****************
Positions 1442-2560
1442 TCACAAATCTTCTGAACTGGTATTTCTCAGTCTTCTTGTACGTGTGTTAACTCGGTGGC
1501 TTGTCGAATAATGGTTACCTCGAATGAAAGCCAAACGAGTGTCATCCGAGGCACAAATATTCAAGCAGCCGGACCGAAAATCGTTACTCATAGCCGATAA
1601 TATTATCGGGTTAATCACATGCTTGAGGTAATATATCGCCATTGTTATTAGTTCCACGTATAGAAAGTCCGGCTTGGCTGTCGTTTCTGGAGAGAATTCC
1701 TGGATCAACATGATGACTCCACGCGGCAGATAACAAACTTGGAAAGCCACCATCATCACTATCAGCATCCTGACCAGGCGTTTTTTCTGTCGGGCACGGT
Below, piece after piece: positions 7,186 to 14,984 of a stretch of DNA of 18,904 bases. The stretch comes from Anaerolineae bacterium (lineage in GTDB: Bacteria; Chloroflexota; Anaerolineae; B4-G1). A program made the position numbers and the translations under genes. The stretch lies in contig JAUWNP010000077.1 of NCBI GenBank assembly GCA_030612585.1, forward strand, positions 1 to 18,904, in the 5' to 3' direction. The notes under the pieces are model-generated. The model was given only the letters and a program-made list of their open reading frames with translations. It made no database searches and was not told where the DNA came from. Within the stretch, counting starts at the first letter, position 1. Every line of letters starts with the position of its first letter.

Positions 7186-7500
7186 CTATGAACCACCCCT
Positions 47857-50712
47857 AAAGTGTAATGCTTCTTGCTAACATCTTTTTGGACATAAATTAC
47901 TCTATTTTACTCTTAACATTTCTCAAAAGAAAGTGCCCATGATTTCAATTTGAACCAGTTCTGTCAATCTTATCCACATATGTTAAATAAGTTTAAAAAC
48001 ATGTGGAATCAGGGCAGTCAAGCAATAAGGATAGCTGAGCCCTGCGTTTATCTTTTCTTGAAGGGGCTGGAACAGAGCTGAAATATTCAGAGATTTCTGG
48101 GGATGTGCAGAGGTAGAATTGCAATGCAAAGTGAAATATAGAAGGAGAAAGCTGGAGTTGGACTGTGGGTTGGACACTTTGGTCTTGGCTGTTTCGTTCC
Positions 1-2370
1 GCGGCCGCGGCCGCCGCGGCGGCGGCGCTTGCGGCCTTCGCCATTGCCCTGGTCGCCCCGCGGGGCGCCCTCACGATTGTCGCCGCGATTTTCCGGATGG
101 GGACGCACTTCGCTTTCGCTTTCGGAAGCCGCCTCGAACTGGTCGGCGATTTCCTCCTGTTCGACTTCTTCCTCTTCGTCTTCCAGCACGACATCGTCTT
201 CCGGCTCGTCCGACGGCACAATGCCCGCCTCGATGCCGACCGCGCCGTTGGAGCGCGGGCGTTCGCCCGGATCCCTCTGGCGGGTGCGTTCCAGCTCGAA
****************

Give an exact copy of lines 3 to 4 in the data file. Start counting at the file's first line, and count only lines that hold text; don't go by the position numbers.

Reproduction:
1501 TTGTCGAATAATGGTTACCTCGAATGAAAGCCAAACGAGTGTCATCCGAGGCACAAATATTCAAGCAGCCGGACCGAAAATCGTTACTCATAGCCGATAA
1601 TATTATCGGGTTAATCACATGCTTGAGGTAATATATCGCCATTGTTATTAGTTCCACGTATAGAAAGTCCGGCTTGGCTGTCGTTTCTGGAGAGAATTCC